|Wiff and Dirty George : the Z.E.B.R.A. incident|
Author: Swinburne, Stephen R.
In 1969 London, 12-year-old friends Wiff and Dirty George try to stop a master criminal from taking over England.
|Accelerated Reader Information:|
Interest Level: MG
Reading Level: 4.60
Points: 5.0 Quiz: 136356
|Reading Counts Information:|
Interest Level: 3-5
Reading Level: 4.50
Points: 3.0 Quiz: 49458
Common Core Standards
Grade 4 → Reading → RL Literature → 4.RL Key Ideas & Details
Grade 4 → Reading → RL Literature → 4.RL Range of Reading & Level of Text Complexity
Grade 4 → Reading → RL Literature → 4.RL Craft & Structure
Grade 4 → Reading → RL Literature → 4.RL Integration & Knowledge of Ideas
Grade 4 → Reading → RL Literature → Texts Illustrating the Complexity, Quality, & Rang
Grade 5 → Reading → RL Literature → 5.RL Key Ideas & Details
Grade 5 → Reading → RL Literature → 5.RL Integration & Knowledge of Ideas
Grade 5 → Reading → RL Literature → Texts Illustrating the Complexity, Quality, & Rang
Kirkus Reviews (02/15/10)
School Library Journal (04/01/10)
The Bulletin of the Center for Children's Books (04/10)
Full Text Reviews:
Bulletin for the Center... - 04/01/2010 London in 1969 was a trippy place, no doubt, but it’s made even more psychedelic with the adventures of Wiff and Dirty George, two twelve-year-olds who follow their noses into a world of trouble. While on a morning train, the boys are slightly horrified when everyone’s pants fall down, but instead of worrying overmuch about their own embarrassment, they take off after the large white rabbit who seems to be the instigator of the mass humiliation. Instead of their catching him, he catches them; with instincts honed through countless encounters with bullies, they give him the slip and the chase is on. Coincidently, the supervillain behind the mayhem turns out to be Wiff’s long-lost uncle, bent on a mission of revenge against all of England for past wrongs. His fondness for rabbits, which prompts him to make rabbit suits the uniform for all of his henchpeople, is only one of his eccentricities, and Wiff and Dirty George find themselves in a James Bond-like secret lair full of weird gadgetry and an even weirder girl who turns into a reluctant ally. General silliness seems to surround these boys, with Wiff and Dirty George contributing no small share; they and all their friends and foes are characters in every sense of the word. The humor is more situational than verbal; the characters are all comedic straight men in a twisted, absurd world, completely unaware of how off-center they really are. Their particular quirks of course come in handy in a save-the-queen sort of way, and the open ending promises more wacky adventures to come. Delightfully daft “clues” precede each chapter, and a glossary of Britishisms will help young Yanks navigate the dialect. KC - Copyright 2010 The Board of Trustees of the University of Illinois.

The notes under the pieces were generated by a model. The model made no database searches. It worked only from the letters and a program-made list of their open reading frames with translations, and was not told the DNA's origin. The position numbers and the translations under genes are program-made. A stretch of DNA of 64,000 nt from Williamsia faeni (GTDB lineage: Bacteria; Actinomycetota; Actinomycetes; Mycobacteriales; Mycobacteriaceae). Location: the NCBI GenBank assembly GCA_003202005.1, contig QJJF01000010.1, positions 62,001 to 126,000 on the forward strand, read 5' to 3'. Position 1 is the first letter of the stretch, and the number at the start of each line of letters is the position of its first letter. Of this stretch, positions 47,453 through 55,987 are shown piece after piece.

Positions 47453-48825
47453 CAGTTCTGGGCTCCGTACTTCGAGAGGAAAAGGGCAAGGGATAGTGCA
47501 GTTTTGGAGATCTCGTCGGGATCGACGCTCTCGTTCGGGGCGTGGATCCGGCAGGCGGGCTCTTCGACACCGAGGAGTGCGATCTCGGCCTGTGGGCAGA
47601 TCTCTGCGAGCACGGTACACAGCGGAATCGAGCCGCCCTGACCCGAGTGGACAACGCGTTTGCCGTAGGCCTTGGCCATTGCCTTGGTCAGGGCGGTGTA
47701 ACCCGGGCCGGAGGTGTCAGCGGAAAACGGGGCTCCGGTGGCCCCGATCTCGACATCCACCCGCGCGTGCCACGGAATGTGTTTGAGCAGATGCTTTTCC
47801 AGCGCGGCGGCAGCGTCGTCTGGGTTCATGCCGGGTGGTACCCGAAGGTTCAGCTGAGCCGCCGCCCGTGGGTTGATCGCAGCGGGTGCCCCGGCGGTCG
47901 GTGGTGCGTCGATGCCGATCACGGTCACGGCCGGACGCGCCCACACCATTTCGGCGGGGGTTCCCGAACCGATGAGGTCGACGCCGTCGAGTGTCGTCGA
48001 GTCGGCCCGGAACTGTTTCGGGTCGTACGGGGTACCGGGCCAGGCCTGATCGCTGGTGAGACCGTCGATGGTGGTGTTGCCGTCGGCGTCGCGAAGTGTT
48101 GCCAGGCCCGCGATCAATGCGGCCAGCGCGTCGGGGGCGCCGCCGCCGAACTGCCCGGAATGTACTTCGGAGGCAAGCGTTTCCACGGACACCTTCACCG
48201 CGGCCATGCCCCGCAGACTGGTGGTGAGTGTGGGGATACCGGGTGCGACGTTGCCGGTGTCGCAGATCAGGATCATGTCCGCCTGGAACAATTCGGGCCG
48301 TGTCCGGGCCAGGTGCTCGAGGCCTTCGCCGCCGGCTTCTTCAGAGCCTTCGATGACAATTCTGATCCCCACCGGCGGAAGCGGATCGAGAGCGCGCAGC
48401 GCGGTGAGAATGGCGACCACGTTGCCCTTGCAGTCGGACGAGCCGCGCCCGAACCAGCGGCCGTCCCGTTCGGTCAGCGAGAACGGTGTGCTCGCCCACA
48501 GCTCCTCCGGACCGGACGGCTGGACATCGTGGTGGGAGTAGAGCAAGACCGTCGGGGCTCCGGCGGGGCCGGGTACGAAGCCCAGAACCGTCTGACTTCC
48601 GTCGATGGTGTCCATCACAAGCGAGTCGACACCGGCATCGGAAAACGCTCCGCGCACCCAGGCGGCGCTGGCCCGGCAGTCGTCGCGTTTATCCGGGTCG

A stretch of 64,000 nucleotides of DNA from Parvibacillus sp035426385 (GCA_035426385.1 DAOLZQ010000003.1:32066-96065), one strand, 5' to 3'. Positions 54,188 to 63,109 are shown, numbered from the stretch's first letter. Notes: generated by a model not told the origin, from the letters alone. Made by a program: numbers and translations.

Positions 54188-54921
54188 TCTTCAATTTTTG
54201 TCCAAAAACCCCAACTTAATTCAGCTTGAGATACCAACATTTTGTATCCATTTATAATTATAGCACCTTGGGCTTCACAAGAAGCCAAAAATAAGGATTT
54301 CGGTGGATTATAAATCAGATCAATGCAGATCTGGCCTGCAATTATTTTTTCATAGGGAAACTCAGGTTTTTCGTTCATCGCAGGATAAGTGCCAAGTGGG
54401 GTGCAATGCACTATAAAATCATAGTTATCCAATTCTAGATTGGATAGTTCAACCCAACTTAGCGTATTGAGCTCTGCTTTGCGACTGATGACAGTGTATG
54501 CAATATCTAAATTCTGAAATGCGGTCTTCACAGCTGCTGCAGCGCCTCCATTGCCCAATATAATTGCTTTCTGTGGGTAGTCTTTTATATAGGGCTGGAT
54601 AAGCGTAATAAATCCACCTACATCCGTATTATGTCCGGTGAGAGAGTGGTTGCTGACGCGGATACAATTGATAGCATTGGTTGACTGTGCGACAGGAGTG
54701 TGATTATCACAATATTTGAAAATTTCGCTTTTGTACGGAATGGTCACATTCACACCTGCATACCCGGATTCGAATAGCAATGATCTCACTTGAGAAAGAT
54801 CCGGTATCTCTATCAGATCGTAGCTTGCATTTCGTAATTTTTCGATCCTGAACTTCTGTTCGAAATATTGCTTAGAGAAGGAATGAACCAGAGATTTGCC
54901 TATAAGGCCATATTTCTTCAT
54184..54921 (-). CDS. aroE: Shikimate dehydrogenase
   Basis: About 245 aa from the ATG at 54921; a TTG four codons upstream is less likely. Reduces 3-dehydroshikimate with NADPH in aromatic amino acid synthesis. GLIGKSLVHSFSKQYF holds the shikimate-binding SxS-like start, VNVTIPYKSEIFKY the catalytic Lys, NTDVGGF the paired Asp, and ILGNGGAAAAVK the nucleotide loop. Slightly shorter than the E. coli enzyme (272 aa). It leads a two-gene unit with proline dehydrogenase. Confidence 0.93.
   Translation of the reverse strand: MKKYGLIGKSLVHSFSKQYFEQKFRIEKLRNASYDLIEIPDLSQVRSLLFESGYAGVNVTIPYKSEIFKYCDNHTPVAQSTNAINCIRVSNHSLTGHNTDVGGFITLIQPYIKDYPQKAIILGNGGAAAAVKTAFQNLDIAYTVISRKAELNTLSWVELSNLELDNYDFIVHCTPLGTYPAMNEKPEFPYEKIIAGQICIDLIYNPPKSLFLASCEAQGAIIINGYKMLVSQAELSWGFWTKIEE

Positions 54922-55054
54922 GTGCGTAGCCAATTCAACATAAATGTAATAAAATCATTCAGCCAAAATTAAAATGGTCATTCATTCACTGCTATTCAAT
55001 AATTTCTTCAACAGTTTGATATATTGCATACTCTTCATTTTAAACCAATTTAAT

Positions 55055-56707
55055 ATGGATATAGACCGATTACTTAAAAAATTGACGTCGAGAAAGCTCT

School Library Journal - 04/01/2010 Gr 4–6— In 1960s London, Wiff and Dirty George, 12-year-old friends, inadvertently stumble upon a mad scientist's plot for world domination. When the man proves to be one of Wiff's long-lost relatives, the boys embark on a mission to discover his secret lair and upset his nefarious schemes. Wacky adventures ensue as they are imprisoned in glass bubbles by henchmen in rabbit suits. They escape with the help of a would-be princess, just in time to foil the villain's plan to kidnap the Queen of England. This novel is light on character development but strong in fun plot elements. Swinburne employs just enough British terminology to establish the setting, without overwhelming readers with unfamiliar terms. Hand this book to fans of Wendelin Van Draanen's "Shredderman" series (Knopf) and books featuring best friends who land in weird situations.—Misti Tidman, Boyd County Public Library, Ashland, KY - Copyright 2010 Publishers Weekly, Library Journal and/or School Library Journal used with permission.